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Federal judge rules against elite high-school after new admissions policy discriminates against Asians

"Everybody knows the policy is not race neutral, and that it's designed to affect the racial composition of the school. You can say all sorts of beautiful things while you're doing others," Judge Hilton said.

Katie Daviscourt Seattle WA

An anti-discrimination lawsuit against the top ranked high school in the country was approved by a federal judge on Friday, who cited that their admission policies are not "race neutral" in which they claim.

A lawsuit against Thomas Jefferson High School for Science and Technology (TJ) in northern Virginia was filed by a group of predominantly Asian parents after the schools updated admission policies allegedly disadvantaged Asian American students.

Parents' group the Coalition for TJ filed the lawsuit in March.

The updated admissions policies put together by the Fairfax County School Board came in response to the death of George Floyd as the school works to commit to new "anti-racism" efforts. In June 2020, many schools across the country put together plans to create more equity in school systems.

"The new system now allocates slots at the highly competitive school in a system that distributes the vast majority of slots to the top 1.5 percent of students at each of the county's middle schools," Associated Press reported.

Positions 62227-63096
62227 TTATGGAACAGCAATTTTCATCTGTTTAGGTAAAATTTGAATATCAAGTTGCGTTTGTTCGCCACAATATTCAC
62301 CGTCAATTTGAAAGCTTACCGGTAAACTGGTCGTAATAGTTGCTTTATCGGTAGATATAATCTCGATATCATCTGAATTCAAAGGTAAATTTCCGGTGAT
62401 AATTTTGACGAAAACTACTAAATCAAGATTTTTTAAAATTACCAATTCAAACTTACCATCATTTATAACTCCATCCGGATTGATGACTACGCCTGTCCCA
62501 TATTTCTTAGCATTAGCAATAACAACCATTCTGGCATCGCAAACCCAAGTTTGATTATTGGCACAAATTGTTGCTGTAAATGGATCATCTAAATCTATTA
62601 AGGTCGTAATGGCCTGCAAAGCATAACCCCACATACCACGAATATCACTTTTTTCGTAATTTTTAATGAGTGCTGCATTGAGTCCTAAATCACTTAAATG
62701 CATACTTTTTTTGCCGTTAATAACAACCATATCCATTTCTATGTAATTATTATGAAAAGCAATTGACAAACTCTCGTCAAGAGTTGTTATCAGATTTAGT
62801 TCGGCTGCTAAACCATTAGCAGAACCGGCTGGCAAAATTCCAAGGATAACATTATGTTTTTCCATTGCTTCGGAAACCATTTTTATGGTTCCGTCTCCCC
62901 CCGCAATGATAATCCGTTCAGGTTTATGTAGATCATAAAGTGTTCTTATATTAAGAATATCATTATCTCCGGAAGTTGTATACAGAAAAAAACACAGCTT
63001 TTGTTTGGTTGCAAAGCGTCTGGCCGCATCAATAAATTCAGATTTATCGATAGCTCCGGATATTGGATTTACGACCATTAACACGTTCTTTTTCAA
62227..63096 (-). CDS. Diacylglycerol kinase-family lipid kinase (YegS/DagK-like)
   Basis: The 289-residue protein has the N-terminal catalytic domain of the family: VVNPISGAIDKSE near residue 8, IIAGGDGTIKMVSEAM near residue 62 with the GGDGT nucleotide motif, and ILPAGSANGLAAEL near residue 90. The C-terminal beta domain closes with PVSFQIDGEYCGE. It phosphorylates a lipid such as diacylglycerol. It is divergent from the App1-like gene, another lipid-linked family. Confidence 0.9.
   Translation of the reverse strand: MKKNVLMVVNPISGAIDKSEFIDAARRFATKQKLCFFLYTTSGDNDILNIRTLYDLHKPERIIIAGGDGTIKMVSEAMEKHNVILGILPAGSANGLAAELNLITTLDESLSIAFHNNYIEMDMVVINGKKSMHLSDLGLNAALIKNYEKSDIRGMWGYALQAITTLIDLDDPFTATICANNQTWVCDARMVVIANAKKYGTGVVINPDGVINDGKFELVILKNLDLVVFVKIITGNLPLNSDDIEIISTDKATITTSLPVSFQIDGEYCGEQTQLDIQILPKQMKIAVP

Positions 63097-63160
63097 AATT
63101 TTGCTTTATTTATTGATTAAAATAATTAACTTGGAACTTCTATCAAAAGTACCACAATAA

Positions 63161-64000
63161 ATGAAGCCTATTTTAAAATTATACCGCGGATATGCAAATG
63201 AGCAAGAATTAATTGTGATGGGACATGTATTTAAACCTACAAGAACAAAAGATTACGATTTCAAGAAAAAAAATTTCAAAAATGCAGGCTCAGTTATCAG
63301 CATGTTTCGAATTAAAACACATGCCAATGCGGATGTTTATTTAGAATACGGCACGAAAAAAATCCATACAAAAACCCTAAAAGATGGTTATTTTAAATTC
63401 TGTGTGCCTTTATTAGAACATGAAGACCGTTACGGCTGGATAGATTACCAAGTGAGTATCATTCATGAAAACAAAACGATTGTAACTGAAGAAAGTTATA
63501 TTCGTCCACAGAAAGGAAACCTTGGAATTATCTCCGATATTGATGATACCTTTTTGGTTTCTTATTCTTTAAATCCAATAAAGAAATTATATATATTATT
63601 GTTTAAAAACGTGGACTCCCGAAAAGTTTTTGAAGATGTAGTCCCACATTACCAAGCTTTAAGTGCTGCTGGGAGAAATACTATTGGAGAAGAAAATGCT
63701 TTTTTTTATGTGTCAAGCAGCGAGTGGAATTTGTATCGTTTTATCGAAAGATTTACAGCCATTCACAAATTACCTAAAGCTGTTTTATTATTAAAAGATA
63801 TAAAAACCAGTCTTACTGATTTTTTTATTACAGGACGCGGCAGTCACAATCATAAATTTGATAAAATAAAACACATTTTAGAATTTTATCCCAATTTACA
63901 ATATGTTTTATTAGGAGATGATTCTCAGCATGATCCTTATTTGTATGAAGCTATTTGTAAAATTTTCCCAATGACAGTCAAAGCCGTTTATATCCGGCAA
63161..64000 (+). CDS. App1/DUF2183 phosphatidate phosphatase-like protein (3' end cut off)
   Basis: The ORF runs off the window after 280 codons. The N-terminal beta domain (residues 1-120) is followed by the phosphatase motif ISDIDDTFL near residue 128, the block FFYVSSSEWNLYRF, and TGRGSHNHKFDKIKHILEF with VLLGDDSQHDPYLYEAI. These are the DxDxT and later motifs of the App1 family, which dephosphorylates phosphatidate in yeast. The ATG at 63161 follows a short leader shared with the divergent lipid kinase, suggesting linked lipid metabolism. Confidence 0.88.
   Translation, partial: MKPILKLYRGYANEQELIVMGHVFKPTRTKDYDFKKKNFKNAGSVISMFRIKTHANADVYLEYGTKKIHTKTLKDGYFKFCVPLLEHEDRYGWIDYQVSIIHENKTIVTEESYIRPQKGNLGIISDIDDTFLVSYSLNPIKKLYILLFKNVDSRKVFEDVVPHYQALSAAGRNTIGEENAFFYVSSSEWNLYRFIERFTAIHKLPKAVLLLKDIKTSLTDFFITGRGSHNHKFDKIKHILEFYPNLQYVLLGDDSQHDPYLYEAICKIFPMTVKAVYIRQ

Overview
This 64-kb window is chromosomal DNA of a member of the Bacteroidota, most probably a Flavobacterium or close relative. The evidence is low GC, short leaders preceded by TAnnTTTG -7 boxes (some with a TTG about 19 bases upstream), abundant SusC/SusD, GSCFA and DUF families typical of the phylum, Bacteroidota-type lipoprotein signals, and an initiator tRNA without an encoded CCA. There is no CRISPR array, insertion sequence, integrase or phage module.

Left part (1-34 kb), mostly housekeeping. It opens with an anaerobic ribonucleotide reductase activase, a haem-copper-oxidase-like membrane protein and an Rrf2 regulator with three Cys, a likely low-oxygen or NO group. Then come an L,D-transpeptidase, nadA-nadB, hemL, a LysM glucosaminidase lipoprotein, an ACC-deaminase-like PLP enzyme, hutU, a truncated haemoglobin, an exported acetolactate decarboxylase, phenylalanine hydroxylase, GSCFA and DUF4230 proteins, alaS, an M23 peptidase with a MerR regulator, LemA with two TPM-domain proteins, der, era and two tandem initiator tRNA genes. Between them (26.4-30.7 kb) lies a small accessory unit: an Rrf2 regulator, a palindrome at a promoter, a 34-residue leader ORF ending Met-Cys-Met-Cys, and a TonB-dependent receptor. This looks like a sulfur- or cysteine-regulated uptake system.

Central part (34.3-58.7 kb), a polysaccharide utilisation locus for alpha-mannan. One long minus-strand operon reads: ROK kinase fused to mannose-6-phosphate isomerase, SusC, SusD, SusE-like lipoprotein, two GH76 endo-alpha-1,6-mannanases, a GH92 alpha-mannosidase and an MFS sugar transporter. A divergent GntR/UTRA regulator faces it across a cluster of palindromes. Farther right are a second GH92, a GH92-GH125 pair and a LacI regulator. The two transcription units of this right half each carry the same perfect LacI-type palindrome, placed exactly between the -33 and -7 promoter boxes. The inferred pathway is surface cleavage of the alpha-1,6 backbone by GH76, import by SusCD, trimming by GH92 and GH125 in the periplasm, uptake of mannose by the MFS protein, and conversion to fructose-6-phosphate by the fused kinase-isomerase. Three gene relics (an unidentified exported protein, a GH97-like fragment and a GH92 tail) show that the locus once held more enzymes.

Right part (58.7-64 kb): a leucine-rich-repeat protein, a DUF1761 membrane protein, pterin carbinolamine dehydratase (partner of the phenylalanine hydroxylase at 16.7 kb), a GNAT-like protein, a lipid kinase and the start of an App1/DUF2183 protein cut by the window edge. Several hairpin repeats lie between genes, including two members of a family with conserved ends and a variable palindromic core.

"School board members have said that increasing geographic diversity at the school should improve racial diversity. Other items that were seen as a barrier to Black and Hispanic families, including an application fee, have been eliminated," AP continued.

The attorney representing the Fairfax County School Board, Stuart Raphael, asked US District Judge Claude Hilton to dismiss the lawsuit on Friday, arguing that the school's new admissions process is race-neutral and that the races of applicants aren't known to admissions officers.

However, Judge Hilton ruled against Raphael.

"Everybody knows the policy is not race neutral, and that it's designed to affect the racial composition of the school," Hilton said, according to the AP. "You can say all sorts of beautiful things while you're doing others."

Although Hilton ruled against the Fairfax County School Board, he declined to place an injunction against the school to stop admissions—which will be under the new policy— for the 2021-2022 school year and said that an injunction would be too disruptive.

According to the Pacific Legal Foundation, which is representing the Coalition for TJ in the lawsuit, three middle schools that send the most Asian American students to TJ will be disadvantaged.

"[T]he new admissions policy also caps the number of students allowed from each of the district's 23 middle schools. The three middle schools that typically account for most of TJ's admissions have higher numbers of Asian-American students than most other middle schools," PLF states.

"As a result, TJ's Class of 2025 is projected to have 42 percent fewer Asian-American students, while no other racial group will lose seats."

A spokesperson with the Fairfax County School Board agreed with TJ's new admissions policies in a statement and said the school's previous admissions exam was one of the "historical barriers" blocking students "from culturally and ethnically diverse socioeconomic backgrounds."

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